This is my playground for poetry written for children with ideas and inspiration for writing your own poems. Come on in. Sit for a spell, have a cup of words to swirl around and make your own cup of poetry. I'm so glad you are here. I hope you'll find the Kingdom of Poetry a fun place to be.

Saturday, May 16, 2015


 Yesterday, for THE FRIDAY POETRY ROUND UP, I posted a poem about Sequoia.  The poem was one I'd written from a challenge posted by Michelle H. Barnes on her blog, Today's Little Ditty. Earlier in the month Michelle interviewed Nikki Grimes and Nikki posed 10 words and asked us to write poems for one of the words.  My poem started with the word leaf and ended up at talking leaves with Sequoia. Then yesterday, Tabatha Yeatts on her blog, The Opposite of Indifference, presented a Biography poem.  She used Langston Hughes' poem Helen Keller as a mentor poem for form to write her own poem Louis Pasteur.  You can find these poems on her blog here.  I love biography poems and told Tabatha I'd try putting my Sequoia information into the format she used for her poem--12 lines!  So, here is my attempt.  What do you think?

by Joy Acey

developed script
for writing Cherokee,
a language they could see.
a teacher,
gave Indians tools
for writing and reading mastery.
He left behind a newspaper
full of talking leaves,
a message so strong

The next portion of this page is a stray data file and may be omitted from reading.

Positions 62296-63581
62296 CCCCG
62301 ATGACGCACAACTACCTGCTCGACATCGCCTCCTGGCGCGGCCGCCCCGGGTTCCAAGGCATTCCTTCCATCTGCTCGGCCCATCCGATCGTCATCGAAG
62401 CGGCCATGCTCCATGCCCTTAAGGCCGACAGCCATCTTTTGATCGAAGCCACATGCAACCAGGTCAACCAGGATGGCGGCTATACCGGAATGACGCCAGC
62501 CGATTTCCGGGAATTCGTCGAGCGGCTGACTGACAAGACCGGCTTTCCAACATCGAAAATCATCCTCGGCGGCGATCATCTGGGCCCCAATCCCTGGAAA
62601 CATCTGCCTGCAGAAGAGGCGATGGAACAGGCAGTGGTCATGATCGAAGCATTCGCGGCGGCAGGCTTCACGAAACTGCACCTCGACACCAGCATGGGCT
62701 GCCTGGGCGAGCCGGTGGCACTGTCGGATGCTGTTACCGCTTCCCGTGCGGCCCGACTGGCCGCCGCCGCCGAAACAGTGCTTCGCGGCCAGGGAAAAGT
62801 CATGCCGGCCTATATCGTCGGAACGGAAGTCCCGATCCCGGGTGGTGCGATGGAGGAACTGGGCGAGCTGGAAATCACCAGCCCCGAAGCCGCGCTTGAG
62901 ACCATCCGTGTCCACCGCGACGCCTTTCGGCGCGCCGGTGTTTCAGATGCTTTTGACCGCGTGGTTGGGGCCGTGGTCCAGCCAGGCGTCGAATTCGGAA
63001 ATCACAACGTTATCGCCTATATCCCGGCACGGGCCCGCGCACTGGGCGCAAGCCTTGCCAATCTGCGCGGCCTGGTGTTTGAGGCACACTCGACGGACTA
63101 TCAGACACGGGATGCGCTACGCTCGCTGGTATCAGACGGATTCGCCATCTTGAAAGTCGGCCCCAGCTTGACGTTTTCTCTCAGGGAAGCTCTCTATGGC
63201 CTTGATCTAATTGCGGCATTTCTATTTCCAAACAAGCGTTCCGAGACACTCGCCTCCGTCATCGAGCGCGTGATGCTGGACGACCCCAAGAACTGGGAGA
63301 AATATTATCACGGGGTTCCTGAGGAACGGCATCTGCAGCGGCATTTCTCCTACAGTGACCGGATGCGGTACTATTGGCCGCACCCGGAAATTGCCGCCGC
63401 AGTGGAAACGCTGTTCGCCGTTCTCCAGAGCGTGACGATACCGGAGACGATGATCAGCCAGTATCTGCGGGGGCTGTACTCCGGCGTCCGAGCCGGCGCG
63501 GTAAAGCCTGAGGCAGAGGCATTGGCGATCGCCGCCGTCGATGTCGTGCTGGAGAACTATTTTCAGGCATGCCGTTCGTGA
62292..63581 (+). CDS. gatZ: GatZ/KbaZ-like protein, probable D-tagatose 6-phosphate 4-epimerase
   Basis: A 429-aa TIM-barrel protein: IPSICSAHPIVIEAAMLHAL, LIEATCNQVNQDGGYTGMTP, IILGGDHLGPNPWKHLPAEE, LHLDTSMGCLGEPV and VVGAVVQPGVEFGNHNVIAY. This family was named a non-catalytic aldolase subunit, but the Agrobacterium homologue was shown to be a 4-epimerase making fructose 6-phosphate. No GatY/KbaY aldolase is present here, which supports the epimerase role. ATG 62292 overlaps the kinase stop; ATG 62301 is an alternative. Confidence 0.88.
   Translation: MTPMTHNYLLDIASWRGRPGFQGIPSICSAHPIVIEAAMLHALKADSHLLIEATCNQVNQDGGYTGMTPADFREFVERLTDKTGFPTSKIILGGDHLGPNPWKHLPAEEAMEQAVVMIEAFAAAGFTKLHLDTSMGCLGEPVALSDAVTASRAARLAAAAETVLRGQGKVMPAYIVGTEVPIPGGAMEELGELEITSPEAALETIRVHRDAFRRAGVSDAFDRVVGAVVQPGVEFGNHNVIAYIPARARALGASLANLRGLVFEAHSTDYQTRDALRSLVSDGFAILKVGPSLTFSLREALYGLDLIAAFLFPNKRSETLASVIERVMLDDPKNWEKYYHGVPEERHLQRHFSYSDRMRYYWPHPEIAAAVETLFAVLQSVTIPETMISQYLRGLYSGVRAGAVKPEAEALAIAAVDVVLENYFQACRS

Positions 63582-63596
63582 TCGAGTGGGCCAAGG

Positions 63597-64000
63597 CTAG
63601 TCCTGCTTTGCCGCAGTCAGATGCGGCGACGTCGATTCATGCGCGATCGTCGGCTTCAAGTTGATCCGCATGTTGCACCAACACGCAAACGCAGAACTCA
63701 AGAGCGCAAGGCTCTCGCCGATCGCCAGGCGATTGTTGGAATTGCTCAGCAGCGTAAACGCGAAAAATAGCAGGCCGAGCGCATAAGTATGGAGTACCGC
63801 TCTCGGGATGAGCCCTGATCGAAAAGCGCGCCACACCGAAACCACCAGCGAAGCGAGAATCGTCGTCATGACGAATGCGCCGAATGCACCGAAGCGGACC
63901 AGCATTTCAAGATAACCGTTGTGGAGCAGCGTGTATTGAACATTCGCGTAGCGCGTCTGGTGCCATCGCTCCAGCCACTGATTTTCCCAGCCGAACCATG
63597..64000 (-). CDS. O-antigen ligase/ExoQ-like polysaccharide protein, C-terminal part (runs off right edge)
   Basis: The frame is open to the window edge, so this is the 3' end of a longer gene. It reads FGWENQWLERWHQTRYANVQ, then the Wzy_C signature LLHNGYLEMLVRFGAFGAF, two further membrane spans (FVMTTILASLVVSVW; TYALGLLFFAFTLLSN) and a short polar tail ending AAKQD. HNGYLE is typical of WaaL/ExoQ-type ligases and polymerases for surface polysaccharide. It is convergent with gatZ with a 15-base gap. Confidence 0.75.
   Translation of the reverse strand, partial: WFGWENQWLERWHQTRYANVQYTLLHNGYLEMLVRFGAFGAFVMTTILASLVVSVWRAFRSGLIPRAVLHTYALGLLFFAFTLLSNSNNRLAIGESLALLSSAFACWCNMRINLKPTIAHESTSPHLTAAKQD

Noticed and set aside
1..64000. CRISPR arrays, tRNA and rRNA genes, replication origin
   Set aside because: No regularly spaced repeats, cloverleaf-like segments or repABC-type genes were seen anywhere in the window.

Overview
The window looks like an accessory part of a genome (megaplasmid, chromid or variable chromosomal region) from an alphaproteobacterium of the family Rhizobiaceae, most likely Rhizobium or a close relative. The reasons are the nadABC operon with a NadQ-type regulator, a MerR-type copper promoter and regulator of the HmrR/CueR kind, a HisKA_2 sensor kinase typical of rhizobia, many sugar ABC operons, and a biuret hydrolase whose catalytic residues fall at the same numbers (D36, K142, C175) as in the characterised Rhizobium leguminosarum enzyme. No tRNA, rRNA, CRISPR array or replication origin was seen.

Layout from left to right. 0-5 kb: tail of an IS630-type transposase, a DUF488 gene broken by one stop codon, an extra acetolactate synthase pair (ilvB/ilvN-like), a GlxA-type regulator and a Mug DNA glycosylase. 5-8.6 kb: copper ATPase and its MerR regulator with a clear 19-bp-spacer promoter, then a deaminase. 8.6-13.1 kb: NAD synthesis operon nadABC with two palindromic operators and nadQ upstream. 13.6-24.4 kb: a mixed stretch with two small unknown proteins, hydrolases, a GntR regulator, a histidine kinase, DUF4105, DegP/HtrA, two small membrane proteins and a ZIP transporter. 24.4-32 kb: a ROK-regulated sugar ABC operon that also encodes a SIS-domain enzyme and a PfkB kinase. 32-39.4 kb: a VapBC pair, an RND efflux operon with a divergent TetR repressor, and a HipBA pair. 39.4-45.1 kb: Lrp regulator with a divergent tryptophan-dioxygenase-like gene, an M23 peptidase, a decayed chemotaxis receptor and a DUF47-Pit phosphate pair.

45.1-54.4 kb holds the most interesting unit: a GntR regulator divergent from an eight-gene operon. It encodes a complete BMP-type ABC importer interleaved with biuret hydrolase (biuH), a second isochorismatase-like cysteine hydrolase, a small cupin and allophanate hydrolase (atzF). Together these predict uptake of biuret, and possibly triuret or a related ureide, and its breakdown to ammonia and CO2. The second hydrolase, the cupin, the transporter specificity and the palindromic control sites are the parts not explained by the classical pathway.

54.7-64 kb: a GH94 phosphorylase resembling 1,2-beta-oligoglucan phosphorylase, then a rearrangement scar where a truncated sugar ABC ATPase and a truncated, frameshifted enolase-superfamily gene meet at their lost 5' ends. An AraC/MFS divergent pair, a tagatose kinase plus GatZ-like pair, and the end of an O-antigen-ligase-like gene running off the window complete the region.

they named, after him, redwood trees.

    Using 12 lines can you write a bio poem about yourself or someone you admire?  Have fun writing.


  1. Sequoia sounds like a fascinating person! Great choice for a bio poem. Thanks for joining me!

    1. Thanks for the inspiration, Tabatha. This was fun. Sorry for the glitch with the posting. This was supposed to happen at 12 midnight, not noon. Oh well, the fact that we can post at all is amazing to me. The fact I can read your amazing poems and posts is fantastic. Thank you.

  2. Joy,
    I still like #1 better. It seems more specific, more personable. I'm not sure what else to say. Don't throw away #1 yet. Think on it some more.

    1. Ah, Linda
      I see them as two separate poems with two different purposes. This poem is less kid friendly because I've gotten rid of the daughter and it has fewer details--you're right about that.
      Thank you for your insight.

  3. I missed yesterday, just came home from a school trip. This is beautiful, Joy, as is the first one. You're right, two different approaches, leaning hard on one idea of each. I love the "talking leaves".

    1. The word was Sequoia's. The Indians thought there was magic in the written word and were scared of it. Sequoia's wife is rumored to have burned his first attempts at devising an alphabet because she thought it was evil voodoo.
      I also like the personification of the leaves on the trees being able to talk to us and tell us their story.
      I'm looking forward to hearing about your trip.

  4. Replies
    1. Thanks, Michelle.

      I got here with your inspiration and Tabatha Yeatts' road map.